Yesterday the Louisiana Senate overwhelmingly approved a bill that would substantially reduce the state’s penalties for marijuana possession, currently among the harshest in the nation. Under current law, possessing even the smallest amount of cannabis is punishable by up to six months in jail and a $500 fine for the first offense, up to five years and a $2,500 fine for a second offense, and up to 20 years and a $5,000 fine for subsequent offenses. Under S.B. 241, which the Senate approved by a vote of 27 to 12, possessing less than 14 grams of marijuana (about half an ounce) would be punishable by no more than 15 days in jail and/or a $300 fine. The maximum term would rise to six months for a second offense, two years for a third offense, and eight years for subsequent offenses. The corresponding maximum fines would be $1,000, $2,500, and $5,000, respectively.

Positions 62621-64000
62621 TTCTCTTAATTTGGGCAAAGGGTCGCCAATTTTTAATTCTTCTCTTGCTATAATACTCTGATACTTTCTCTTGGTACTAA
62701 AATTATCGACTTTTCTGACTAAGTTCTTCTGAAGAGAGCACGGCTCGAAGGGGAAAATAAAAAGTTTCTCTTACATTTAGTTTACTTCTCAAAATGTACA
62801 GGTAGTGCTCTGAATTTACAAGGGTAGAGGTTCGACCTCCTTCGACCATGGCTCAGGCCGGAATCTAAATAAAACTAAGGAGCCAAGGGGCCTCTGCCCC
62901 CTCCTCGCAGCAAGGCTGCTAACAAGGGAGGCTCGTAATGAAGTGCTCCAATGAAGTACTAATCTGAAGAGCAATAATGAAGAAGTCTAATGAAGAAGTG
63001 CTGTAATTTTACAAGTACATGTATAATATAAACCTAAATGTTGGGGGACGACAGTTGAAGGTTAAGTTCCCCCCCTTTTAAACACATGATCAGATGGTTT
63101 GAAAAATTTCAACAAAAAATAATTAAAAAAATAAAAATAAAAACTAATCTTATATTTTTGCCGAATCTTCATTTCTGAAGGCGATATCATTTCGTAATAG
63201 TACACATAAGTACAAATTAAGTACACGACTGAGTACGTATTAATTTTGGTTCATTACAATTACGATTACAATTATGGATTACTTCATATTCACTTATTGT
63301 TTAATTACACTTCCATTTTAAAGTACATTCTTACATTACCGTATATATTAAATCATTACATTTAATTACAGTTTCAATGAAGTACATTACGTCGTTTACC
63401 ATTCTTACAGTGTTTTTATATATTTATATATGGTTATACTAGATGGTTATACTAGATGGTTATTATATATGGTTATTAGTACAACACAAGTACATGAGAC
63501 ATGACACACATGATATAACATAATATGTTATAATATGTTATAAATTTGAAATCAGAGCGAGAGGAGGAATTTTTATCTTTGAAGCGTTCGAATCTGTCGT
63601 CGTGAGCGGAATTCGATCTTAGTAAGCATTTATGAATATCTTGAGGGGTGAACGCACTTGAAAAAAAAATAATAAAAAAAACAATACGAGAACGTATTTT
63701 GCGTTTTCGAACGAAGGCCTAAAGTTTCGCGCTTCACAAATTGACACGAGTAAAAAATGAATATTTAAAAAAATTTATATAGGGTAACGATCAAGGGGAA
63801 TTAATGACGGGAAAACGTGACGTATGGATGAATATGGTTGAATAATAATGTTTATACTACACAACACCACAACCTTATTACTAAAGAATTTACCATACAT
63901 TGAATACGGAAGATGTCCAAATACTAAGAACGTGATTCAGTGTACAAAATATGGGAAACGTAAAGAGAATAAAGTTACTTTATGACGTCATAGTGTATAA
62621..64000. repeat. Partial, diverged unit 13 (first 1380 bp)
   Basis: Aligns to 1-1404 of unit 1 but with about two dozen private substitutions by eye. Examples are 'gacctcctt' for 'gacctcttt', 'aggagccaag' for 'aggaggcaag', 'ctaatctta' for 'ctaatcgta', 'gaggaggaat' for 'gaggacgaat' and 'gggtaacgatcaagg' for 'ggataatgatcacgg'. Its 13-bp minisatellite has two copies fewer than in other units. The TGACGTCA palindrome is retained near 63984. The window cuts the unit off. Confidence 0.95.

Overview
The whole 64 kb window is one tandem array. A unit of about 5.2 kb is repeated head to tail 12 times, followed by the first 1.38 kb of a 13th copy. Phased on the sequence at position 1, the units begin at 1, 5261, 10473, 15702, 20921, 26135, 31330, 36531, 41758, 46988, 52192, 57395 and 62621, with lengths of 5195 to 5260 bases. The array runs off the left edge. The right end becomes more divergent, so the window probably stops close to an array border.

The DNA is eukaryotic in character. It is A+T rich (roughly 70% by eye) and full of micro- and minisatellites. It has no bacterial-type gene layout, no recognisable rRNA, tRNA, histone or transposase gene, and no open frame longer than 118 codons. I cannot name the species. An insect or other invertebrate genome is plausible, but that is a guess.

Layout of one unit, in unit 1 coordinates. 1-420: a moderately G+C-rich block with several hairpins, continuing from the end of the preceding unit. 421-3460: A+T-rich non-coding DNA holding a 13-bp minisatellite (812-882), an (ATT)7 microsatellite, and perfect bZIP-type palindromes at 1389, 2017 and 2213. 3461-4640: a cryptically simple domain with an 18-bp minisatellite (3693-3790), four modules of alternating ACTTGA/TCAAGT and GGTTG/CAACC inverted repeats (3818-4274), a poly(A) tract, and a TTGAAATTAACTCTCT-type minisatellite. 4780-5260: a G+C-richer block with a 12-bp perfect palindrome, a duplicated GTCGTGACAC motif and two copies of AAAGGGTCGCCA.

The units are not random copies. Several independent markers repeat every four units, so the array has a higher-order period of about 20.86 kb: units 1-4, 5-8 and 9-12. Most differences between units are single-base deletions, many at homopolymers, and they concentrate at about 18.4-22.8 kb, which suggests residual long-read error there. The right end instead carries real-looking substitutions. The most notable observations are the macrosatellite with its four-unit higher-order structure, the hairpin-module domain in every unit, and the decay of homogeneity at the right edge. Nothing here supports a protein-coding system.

Those penalties are still pretty heavy, especially compared to what you get for possessing up to 10 grams in Maryland (a $100 civil fine), up to 28.5 grams in California (ditto), up to an ounce in Colorado or Washington (nothing), or less than two ounces in the District of Columbia (ditto). But if the Louisiana House of Representatives approves S.B. 241 and Gov. Bobby Jindal signs the bill, it will at least no longer be even theoretically possible to serve two decades in prison for being caught with a joint on three different occasions in the Pelican State. “This is a long-sought opportunity to take a more compassionate and commonsense approach to marijuana,” says Yolande Cadore, director of strategic partnerships at the Drug Policy Alliance (DPA). “Louisiana’s overdue for a major overhaul of its drug policies, and this is a good first step.”